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12-24-2010, 03:45 PM   #1
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New to Pentax -- Indoor Pics too Yellow! Help!

I'm new to Pentax...please Help! I just received a Pentax K-X for Christmas and all the pictures I've been taking inside have been WAY too yellow! It's awful! I read that this can be a problem with this camera...but, does anybody know how to fix it?!
Thank you so much, in advance, for any help!

12-24-2010, 03:50 PM   #2
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QuoteOriginally posted by LIGirl Quote
I'm new to Pentax...please Help! I just received a Pentax K-X for Christmas and all the pictures I've been taking inside have been WAY too yellow! It's awful! I read that this can be a problem with this camera...but, does anybody know how to fix it?!
Thank you so much, in advance, for any help!
Can't say for sure, but it sounds like your white balance is off. Is your white balance set to Auto?
12-24-2010, 04:04 PM   #3
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QuoteOriginally posted by eccs19 Quote
Is your white balance set to Auto?
Or better yet, set to whatever type of light you are shooting in?
12-24-2010, 04:15 PM   #4
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QuoteOriginally posted by LIGirl Quote
I'm new to Pentax...please Help! I just received a Pentax K-X for Christmas and all the pictures I've been taking inside have been WAY too yellow! It's awful! I read that this can be a problem with this camera...but, does anybody know how to fix it?!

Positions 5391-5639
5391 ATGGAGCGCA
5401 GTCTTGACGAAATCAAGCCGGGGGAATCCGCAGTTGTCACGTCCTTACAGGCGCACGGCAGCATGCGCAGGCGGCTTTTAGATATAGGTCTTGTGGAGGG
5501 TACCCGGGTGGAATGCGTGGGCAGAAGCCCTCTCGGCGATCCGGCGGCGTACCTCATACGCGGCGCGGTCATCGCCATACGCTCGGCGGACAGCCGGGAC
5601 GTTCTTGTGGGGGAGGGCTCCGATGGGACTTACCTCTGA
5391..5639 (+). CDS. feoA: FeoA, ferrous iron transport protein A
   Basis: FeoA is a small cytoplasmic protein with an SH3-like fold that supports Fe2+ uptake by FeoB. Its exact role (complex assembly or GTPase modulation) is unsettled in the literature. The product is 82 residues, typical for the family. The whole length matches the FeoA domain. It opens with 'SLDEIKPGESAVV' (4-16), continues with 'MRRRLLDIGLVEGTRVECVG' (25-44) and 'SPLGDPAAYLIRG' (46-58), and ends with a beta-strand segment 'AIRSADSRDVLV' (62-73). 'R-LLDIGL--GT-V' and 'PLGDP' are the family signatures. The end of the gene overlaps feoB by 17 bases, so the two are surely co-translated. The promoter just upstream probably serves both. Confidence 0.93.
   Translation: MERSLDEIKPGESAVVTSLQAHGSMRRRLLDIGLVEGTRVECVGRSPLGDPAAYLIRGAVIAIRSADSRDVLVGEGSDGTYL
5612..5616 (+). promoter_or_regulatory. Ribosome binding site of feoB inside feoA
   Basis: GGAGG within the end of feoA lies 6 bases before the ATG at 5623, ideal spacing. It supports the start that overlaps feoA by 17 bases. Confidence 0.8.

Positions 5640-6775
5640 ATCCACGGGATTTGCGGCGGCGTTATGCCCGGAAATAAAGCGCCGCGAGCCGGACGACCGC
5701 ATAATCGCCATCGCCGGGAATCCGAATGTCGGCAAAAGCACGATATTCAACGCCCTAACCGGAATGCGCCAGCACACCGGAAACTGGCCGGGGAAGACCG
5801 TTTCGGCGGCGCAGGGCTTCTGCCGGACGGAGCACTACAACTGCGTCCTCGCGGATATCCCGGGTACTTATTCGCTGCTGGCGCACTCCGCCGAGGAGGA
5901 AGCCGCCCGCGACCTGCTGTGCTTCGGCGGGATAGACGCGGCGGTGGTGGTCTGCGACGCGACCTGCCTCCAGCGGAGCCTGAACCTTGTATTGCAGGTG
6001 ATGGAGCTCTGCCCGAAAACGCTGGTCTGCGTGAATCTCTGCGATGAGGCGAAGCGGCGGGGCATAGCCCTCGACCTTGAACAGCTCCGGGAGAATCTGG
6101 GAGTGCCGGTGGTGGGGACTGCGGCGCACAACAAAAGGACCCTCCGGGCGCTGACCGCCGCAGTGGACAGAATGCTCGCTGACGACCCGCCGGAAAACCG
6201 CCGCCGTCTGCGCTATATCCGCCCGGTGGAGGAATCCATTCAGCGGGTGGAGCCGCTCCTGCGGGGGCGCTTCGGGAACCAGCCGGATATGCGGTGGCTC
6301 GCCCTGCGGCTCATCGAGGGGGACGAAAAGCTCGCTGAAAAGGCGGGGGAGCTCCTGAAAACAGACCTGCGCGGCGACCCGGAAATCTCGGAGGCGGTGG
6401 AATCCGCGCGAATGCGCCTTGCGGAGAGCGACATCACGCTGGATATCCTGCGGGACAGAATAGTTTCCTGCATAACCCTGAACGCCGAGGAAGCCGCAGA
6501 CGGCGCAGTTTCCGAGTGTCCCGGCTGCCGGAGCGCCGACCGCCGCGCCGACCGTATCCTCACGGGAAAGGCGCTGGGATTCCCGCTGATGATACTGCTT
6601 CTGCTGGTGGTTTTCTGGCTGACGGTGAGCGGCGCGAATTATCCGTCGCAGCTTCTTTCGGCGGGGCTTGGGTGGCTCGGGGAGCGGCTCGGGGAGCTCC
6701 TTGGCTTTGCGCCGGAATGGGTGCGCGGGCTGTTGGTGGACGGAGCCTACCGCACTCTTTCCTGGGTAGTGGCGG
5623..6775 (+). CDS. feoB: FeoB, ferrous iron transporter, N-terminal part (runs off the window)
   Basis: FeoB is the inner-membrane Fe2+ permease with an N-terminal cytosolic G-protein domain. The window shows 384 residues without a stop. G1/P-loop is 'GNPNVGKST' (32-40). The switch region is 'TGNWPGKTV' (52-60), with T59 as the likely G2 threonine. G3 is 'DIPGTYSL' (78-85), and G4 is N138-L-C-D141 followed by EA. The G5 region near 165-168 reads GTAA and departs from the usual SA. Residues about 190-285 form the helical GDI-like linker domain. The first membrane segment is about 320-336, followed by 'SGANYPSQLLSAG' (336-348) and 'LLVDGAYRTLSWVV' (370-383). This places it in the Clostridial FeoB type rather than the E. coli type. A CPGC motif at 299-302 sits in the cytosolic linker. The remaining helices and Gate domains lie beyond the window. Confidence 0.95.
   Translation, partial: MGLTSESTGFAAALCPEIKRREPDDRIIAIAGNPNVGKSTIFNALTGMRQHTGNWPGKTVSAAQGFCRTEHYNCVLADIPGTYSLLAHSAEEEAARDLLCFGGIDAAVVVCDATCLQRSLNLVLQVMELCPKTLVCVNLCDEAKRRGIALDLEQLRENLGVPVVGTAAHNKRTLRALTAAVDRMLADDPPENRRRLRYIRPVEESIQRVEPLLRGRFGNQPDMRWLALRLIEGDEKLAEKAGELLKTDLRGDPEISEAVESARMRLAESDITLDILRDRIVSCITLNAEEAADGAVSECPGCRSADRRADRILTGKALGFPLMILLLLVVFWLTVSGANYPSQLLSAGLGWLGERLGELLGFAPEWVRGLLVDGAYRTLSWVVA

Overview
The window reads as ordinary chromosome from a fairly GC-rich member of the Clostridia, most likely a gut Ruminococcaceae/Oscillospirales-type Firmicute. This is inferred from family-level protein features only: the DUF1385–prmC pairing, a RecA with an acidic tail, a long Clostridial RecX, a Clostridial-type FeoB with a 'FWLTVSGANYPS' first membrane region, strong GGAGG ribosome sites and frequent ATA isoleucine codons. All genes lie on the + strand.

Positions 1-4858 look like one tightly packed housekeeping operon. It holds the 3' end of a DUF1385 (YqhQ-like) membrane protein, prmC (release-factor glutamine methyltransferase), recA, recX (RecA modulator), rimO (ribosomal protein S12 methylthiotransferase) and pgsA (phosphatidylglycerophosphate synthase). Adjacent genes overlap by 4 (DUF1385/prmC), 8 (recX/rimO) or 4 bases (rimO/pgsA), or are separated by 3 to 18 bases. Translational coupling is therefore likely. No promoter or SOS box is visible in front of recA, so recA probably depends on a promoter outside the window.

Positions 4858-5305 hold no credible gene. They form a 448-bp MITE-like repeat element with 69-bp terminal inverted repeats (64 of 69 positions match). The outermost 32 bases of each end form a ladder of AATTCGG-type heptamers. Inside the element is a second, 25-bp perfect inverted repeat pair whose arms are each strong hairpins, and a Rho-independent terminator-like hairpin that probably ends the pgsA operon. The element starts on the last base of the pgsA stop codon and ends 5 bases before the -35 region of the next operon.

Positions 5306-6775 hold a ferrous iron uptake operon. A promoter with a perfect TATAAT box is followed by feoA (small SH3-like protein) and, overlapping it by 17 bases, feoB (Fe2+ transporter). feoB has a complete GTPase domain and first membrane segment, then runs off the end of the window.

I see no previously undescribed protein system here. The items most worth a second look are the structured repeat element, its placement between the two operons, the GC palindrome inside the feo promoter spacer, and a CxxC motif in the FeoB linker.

Thank you so much, in advance, for any help!
Warm welcome!
I assume you haven't read your manual yet. Do it and pay attention to chapter about white balance.

12-24-2010, 04:29 PM - 1 Like   #5
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You have not noticed it, but interior light bulbs tend to have a color cast of some kind. In fact, lots of light has a color cast, your eye just doesn't notice it - at least until your camera takes a picture. Then for some reason, it looks like a huge mistake. It's not.

Common incandescent bulbs are probably the source of your yellow photos. The camera can be set for this type of light or many other types. The setting is called white balance. Check out page 182 of the manual for the details. You have many options: set it to a preset value that the camera has, set it exactly by taking a photo of a sheet of white paper, or fine-tuning it with the camera. Note that if you set it manually, then start to use flash or go outside, change it back to Auto or another preset, otherwise you'll have interesting blue photos that look like you're on an ice planet.

A lot of software packages have a way to remove color tints to photos you've already taken. But it's better to start with a setting that's close to the correct one.

It's true that some cameras handle white balance differently than the K-x, but no auto white balance is perfect. Cameras that aggressively correct incandescent light can ruin sunset photos, for example.
12-24-2010, 06:36 PM   #6
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Auto white balance (AWB) does not do so well in tungsten light (typical light bulbs in USA homes). There is a tungsten WB setting for those times.
12-24-2010, 06:39 PM   #7
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Thank you all so much for your quick responses! I certainly appreciate it!